SEQUIM —The Sequim City Council, which continues to meet in virtual sessions due to the COVID-19 pandemic, voted unanimously that they all must blur their backgrounds when in session after members spotted a cross in former mayor William Armacost’s background.
A few council members took issue with it during the “open council discussion” portion of the Jan. 10 meeting.
“I think for council decorum, I think we should conduct ourselves as if we’re in city chambers,” said council member Kathy Downer.
“Across our country, we do not mix religion and politics. We are in nonpartisan seats.
“We should not be wearing any political affiliation like an elephant, a donkey or a Punisher pin,” she added, referring to a pin Armacost had been known to wear in council meetings some time ago.
“We should be in a virtual city council chamber,” Downer said. “Cities do not allow a cross to be hung on a wall of a council chamber.”
In response, Armacost held a $100 bill to the screen and said, “Not that I’m trying to disagree, but the reason our founding fathers chose to take the voyage to uncharted lands was for religious freedoms that we all enjoy.”
“There’s a reason that in the Constitution it references ‘In God We Trust,’ and there’s this wonderful component of the Constitution — the First Amendment — and we have freedom of rights,” Armacost said.
(God is not referred to in the U.S. Constitution. The phrase “In God We Trust” was placed on coins beginning in the late 1800s and on paper money in 1957 after President Dwight Eisenhower signed into law the phrase as the national motto in 1956.)
“I am not opposed to accommodating your concerns or others, and I believe strongly in separation of church and state,” Armacost said.
Armacost added that his technical skills are not quite up to speed and buttons to blur his background were not appearing.
Council member Vicki Lowe, who has said she is descended both from Sequim-area pioneers and the Jamestown S’Klallam Tribe, said it would “take (Armacost) little effort to just move your camera so we would not have to view your cross.”
“Some of my ancestors did not come here, and they were already here,” she said. “If I put anything tribal in my background, I think people would come unglued.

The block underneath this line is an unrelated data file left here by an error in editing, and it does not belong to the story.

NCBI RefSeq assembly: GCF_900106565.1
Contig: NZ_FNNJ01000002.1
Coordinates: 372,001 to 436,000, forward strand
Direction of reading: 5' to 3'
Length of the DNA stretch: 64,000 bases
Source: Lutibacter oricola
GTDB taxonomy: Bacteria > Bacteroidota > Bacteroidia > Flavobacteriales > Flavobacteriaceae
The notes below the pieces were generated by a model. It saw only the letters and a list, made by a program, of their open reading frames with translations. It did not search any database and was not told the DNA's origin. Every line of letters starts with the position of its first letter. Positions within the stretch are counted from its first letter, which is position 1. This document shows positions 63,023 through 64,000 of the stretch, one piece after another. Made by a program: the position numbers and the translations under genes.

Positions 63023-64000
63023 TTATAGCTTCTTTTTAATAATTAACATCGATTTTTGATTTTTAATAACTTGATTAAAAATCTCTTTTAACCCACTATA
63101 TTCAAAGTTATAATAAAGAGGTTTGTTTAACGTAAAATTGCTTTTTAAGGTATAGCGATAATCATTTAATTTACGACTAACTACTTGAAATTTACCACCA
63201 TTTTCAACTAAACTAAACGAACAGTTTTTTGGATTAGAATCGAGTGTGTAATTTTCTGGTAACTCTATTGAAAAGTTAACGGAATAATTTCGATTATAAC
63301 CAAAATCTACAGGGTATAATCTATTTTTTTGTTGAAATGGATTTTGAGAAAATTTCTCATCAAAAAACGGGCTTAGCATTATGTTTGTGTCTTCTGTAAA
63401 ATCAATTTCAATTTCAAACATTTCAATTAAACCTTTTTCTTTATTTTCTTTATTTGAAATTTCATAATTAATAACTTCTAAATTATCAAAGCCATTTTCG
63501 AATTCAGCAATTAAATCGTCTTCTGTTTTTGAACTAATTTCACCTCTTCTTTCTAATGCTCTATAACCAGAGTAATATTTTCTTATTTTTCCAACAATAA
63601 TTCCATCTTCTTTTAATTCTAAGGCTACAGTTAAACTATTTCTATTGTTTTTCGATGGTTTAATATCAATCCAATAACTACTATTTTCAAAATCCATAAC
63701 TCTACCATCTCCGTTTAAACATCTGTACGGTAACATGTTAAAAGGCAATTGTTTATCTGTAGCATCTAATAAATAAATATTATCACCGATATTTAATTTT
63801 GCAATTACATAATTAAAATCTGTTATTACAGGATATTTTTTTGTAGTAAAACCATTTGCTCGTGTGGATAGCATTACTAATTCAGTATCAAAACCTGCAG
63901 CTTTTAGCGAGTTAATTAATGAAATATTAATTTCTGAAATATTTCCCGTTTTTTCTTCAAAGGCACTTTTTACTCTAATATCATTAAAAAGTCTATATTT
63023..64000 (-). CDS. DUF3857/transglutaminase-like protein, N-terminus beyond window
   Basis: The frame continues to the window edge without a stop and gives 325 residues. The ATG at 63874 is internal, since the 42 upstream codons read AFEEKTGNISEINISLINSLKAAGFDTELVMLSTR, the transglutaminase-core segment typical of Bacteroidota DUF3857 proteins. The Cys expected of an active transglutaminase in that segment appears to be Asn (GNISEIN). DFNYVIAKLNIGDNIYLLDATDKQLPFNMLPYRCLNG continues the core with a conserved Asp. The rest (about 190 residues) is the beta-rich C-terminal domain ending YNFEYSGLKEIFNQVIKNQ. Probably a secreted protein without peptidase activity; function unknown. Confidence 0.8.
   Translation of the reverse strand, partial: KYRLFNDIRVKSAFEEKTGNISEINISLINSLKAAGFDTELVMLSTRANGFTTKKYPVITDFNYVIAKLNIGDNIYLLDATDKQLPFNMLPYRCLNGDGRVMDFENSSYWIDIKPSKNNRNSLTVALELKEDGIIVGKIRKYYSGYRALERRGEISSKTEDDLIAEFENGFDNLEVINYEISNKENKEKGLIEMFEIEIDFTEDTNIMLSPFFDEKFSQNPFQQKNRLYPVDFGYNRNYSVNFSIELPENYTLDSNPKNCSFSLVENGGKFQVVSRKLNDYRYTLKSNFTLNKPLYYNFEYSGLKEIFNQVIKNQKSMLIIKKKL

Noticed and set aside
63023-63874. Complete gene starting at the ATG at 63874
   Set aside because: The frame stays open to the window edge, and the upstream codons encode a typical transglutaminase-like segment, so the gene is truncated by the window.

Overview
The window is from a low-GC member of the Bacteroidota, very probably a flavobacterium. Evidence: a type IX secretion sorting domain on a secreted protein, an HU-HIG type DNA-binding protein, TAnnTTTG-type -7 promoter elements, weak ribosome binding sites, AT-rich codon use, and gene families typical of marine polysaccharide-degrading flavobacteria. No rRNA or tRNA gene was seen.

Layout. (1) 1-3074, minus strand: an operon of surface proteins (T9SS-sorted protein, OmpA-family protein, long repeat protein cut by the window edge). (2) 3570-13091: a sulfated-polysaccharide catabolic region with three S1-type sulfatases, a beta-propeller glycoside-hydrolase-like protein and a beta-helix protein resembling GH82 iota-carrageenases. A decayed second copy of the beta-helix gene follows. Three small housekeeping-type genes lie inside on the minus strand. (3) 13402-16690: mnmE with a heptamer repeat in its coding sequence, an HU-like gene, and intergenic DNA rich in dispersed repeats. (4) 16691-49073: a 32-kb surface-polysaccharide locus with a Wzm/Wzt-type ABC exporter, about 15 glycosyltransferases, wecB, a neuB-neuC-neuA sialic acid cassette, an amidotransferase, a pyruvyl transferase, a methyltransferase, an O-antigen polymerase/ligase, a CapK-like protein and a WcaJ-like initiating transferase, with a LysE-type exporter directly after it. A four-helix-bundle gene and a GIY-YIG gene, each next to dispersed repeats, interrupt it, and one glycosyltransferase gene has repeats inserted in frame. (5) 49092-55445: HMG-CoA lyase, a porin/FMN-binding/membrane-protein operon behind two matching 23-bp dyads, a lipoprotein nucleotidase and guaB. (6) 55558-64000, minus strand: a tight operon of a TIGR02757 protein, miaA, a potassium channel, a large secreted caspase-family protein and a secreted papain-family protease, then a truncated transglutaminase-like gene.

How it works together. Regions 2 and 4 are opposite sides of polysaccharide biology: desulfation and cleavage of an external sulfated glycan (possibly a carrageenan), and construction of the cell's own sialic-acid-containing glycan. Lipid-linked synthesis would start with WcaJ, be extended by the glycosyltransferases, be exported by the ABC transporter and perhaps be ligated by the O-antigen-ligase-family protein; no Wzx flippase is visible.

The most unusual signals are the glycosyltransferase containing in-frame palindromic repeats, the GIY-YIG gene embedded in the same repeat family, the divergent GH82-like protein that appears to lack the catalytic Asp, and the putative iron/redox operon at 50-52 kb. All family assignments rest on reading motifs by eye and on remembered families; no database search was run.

“In all fairness, Mr. Armacost, it would be good if we did not have to view your cross and that we should treat these meetings as if in council chambers.”
Armacost said in his tenure he’s been asked several times: “Why don’t we have a cross or a Buddha or another identifying symbol as we do with the totem in the center of our plaza?”
Lowe said a cross and a totem pole are different things.
“A totem pole is a cultural item. It’s not religious. It tells a story,” she said.
Council member Rachel Anderson said Armacost received an email from a resident asking her to keep her children out of the webcam during meetings.
“I kind of feel if my own kids can’t be in the background of a meeting in my own home, and I can blur my background, everybody can,” she said.
City attorney Kristina Nelson-Gross, who suggested the motion to blur out backgrounds on Zoom, said, “There is a Constitutional requirement of separation of church and state (and) I am hearing everybody who agrees with that.”
“Now keeping in mind we’re in some interesting times where we are in our homes rather than in our council chambers, there might need to be a certain amount of grace about the things we have in our home,” she said.
“As councilor Lowe pointed out, the easiest solution is to blur the background.”
She added that Armacost mentioned he was having issues with the application through a web browser rather than the app itself.
The motion goes into effect at the Jan. 24 virtual city council meeting.
Matthew Nash is a reporter with the Olympic Peninsula News Group, which is composed of Sound Publishing newspapers Peninsula Daily News, Sequim Gazette and Forks Forum. Reach him at [email protected].